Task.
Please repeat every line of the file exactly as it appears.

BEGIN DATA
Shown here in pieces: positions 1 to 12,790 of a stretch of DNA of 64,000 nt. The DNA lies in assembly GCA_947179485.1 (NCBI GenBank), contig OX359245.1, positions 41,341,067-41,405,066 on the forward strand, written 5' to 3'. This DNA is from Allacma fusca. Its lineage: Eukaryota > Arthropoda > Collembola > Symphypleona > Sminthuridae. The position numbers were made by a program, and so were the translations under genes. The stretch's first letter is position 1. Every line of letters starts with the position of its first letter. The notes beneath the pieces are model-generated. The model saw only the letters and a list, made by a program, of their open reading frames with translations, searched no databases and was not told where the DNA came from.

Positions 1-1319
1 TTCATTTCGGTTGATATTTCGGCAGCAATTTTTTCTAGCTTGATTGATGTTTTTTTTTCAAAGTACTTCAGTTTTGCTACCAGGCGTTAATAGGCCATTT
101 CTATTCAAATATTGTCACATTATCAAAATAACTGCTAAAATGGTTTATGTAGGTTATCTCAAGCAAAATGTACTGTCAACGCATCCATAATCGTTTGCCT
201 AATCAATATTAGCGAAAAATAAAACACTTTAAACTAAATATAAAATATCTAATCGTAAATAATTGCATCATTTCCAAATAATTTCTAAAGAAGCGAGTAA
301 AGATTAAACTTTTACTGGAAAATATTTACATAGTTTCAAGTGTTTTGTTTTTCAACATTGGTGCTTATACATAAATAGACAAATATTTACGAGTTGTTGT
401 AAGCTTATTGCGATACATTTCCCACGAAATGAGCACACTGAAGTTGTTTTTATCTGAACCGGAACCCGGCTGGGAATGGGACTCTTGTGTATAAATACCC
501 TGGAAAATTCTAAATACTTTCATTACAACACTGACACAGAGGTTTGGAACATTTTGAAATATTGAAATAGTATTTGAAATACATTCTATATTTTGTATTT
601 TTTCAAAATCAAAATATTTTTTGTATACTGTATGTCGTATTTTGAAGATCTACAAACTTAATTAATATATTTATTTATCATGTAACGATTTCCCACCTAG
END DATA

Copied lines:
Shown here in pieces: positions 1 to 12,790 of a stretch of DNA of 64,000 nt. The DNA lies in assembly GCA_947179485.1 (NCBI GenBank), contig OX359245.1, positions 41,341,067-41,405,066 on the forward strand, written 5' to 3'. This DNA is from Allacma fusca. Its lineage: Eukaryota > Arthropoda > Collembola > Symphypleona > Sminthuridae. The position numbers were made by a program, and so were the translations under genes. The stretch's first letter is position 1. Every line of letters starts with the position of its first letter. The notes beneath the pieces are model-generated. The model saw only the letters and a list, made by a program, of their open reading frames with translations, searched no databases and was not told where the DNA came from.

Positions 1-1319
1 TTCATTTCGGTTGATATTTCGGCAGCAATTTTTTCTAGCTTGATTGATGTTTTTTTTTCAAAGTACTTCAGTTTTGCTACCAGGCGTTAATAGGCCATTT
101 CTATTCAAATATTGTCACATTATCAAAATAACTGCTAAAATGGTTTATGTAGGTTATCTCAAGCAAAATGTACTGTCAACGCATCCATAATCGTTTGCCT
201 AATCAATATTAGCGAAAAATAAAACACTTTAAACTAAATATAAAATATCTAATCGTAAATAATTGCATCATTTCCAAATAATTTCTAAAGAAGCGAGTAA
301 AGATTAAACTTTTACTGGAAAATATTTACATAGTTTCAAGTGTTTTGTTTTTCAACATTGGTGCTTATACATAAATAGACAAATATTTACGAGTTGTTGT
401 AAGCTTATTGCGATACATTTCCCACGAAATGAGCACACTGAAGTTGTTTTTATCTGAACCGGAACCCGGCTGGGAATGGGACTCTTGTGTATAAATACCC
501 TGGAAAATTCTAAATACTTTCATTACAACACTGACACAGAGGTTTGGAACATTTTGAAATATTGAAATAGTATTTGAAATACATTCTATATTTTGTATTT
601 TTTCAAAATCAAAATATTTTTTGTATACTGTATGTCGTATTTTGAAGATCTACAAACTTAATTAATATATTTATTTATCATGTAACGATTTCCCACCTAG